Once upon a time I let it be known that I'd done a fair bit of "playing" with Linux and as a result I attended a RedHat training course. As a result of this, I've been given the task of being one of the primary x86/x64 engineers in the UK solution centre. With this responsibility came a lovely new Ultra 20 to keep my feet warm and the requirement that I need to be able to offer assistance in supporting all the *NIX varieties that Sun supports on it's hardware.
Well, never put off my a new opportunity and a chance to
play with learn something new, I gratefully accepted the Ultra 20 and set myself the task of installing RedHat Enterprise Linux, SuSE Linux Enterprise Server, Solaris 10 and Nevada onto the same disk on the same machine.
I can happily report, I've done this now and thought I'd share my method.
The Partition Table
First, the partition/slice table. As we're installing several operating systems on the one disk, we need to do a bit of planning. What's more, the current Solaris and OpenSolaris installer will only allow one Solaris partition (primary or extended) per disk. You can actually cheat and work around this using GRUB to change the partition types on the fly, but I haven't gone this route.
|Part #||Size||Type||Mount Point||Notes|
|This will be the root partition for RHEL|
|2||50G||UFS||s0 - Sol 10 (10G)|
s1 - Swap (2G)
s3 - Nevada (10G)
s4 - ABE (10G)
s5 - ZFS (4G)
s6 - ZFS (4G)
s7 - /export (10G)
|s1 will be used by Linux for SWAP too [#]
s3/4 are interchangeable and will be used for LiveUpgrading Nevada and Solaris 10
s5/6 are so I can play with ZFS without affecting my OS or data
s7 will be for Solaris specific apps needed on both Solaris and Nevada
|3||20G||ReiserFS||/ (SLES)||I've stuck with the default filesystem for SLES|
|5||10G||FAT32||/mnt/data||This gives me a partition I can mount on ALL of the operating systems on this machine. I use it to store all host config info to start off with.|
|6||50G||TBA||TBA||This is a scratch partition that can be used by any OS for any reason. It can be formatted with any filesystem as and when it's needed. I only envision this being used for things like testing other operating systems and other OS functionality.|
The Installation Order
Whilst the installation isn't too important, I found the following to be the easiest method and removed the need to reload boot blocks or re-install GRUB. Ultimately, as Nevada will be my primary OS, I'll use Nevada's GRUB.
- Install RHEL 4u4 and create the basic partition table (as above). It doesn't matter what filesystems you use for partitions 2 and 6 as we can reformat these later. Select EXT3 for partition 3 - this isn't too important though as the SLES installer will reformat it later.
Once the OS has been installed, there is one thing you need to do - change your
/etc/fstabso partitions are mounted by device name and number and not label. ie replace
LABEL=/with the correct
/dev/sd?#device. This is needed as only RedHat seems to use the labels, and if they are overwritten later (by SLES or Solaris), then RedHat will still boot correctly.
- Install SLES 10 onto partition 3 - reformatted to ReiserFS - as this is the desired default for SLES 10.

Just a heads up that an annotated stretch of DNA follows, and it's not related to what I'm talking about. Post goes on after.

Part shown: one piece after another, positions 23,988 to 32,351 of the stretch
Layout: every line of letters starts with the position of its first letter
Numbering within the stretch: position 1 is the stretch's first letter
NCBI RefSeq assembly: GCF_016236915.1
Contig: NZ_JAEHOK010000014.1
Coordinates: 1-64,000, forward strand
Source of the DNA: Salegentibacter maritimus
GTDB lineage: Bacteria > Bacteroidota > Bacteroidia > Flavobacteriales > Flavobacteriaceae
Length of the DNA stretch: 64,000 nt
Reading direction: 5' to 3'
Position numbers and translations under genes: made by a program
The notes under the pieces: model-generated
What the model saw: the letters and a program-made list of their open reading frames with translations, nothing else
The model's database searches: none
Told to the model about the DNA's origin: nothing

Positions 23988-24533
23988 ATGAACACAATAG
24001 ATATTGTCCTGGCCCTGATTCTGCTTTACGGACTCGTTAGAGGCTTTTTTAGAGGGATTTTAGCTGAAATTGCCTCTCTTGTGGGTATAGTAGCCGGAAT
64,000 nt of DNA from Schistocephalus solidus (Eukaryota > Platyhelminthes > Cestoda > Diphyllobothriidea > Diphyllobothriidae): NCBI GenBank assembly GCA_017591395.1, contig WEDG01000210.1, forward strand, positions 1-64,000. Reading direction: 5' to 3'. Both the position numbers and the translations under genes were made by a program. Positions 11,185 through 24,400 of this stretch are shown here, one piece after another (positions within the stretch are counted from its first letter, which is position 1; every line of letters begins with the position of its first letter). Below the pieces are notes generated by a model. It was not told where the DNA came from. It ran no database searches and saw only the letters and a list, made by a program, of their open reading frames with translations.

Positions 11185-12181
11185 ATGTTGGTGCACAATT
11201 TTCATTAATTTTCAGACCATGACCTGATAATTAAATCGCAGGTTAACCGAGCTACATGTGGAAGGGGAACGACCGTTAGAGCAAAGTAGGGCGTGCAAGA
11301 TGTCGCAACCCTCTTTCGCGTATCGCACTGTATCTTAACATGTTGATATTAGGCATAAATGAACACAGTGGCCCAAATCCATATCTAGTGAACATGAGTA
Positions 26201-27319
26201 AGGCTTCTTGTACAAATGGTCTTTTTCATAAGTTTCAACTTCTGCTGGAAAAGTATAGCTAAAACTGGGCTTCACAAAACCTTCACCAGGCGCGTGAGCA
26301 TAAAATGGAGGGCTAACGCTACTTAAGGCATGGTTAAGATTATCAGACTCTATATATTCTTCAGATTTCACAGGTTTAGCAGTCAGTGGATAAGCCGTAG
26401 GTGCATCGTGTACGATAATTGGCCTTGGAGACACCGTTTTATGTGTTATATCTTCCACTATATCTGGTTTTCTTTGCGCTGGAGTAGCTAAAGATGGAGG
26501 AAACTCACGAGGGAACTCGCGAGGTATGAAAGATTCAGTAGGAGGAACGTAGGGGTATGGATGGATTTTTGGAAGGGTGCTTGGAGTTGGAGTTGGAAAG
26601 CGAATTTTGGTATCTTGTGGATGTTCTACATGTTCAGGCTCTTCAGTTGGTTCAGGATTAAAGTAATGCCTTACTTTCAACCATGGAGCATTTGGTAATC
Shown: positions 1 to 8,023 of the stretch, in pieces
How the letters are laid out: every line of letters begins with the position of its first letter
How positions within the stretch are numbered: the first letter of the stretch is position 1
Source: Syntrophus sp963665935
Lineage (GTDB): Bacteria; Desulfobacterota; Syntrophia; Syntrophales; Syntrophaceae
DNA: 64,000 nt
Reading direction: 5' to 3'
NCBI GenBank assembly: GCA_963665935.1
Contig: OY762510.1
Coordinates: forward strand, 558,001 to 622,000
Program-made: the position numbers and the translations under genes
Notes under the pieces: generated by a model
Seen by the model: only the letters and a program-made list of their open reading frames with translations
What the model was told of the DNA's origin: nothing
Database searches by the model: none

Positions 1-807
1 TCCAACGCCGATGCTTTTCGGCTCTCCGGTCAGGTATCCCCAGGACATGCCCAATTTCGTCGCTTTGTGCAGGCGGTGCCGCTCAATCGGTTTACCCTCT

Once the OS is installed and booted, I did the following to ease the next few steps:
- changed the partition type for partition 2 to "be" using fdisk (# fdisk /dev/sda > t > 2 > be > w). This is needed so the Solaris 10 installer can find the Solaris partition.
- copied /boot/grub/menu.lst to /mnt/data - I need this for Nevada as it won't pick up the Linux partitions automatically like Linux does.
- Install Solaris 10 11/06 (update 3) onto partition 2. As part of the installation, slice up the partition as specified above. To get the installer to install into partition 2, I needed to use one of the "text" options as the graphical installer wouldn't play ball nicely. The text options also give you a lot more freedom with your settings.
- Install Nevada onto partition 2, slice 3. Be sure to preserve all other slices.
Once the OS was installed I added the RHEL and SLES grub entries into Nevada's
/boot/grub/menu.lstfrom the file I copied earlier to
Now you may be curious to know how Linux is going to be able to use the Solaris swap slice for it's own swap partition.
Well, when Linux creates the devices for each partition, it will detect the presence of the Solaris fdisk partition table on partition 2, and will process this too and create the appropriate devices. The pseudo-partition numbers start immediately after the last physical partition. This can be seen in
/var/log/messages or the
dmesg output with lines that look similar to this (your output may differ):
sda: sda1 sda2 sda3 < sda5 sda6 sda7 >
sda2: <solaris: [s0] sda8 [s1] sda9 [s2] sda10 [s3] sda11 [s4] sda12 [s5] sda13 [s6] sda14 [s7] sda15 >
You can now add the appropriate entry to your /etc/fstab file.
One more hurdle though - to use it as Linux swap, it must be properly formatted. Run a mkswap from the Linux side to format the swap partition. Fortunately Solaris skips over the header so it won't get mangled.
As you're multibooting, each OS will have a different SSH host key. This plays havoc with your known_hosts file, so to ease ssh connections, copy the /etc/ssh/ssh_host_*_key* from one of the operating systems to /etc/ssh/ on each of the other operating systems installed.
As part of my configuration, I export a filesystem for access from remote systems. Unfortunately, the NFSv4 implementation on Linux is just plain wrong and causes havoc with the Solaris automounter. Accordingly, I had to disable NFSv4 on RHEL and SLES.
Of course we need some screenshots too. I personally think the SLES desktop is the cleanest and most pleasing on the eye with Nevada coming in a close 2nd. Solaris 10 is horrible.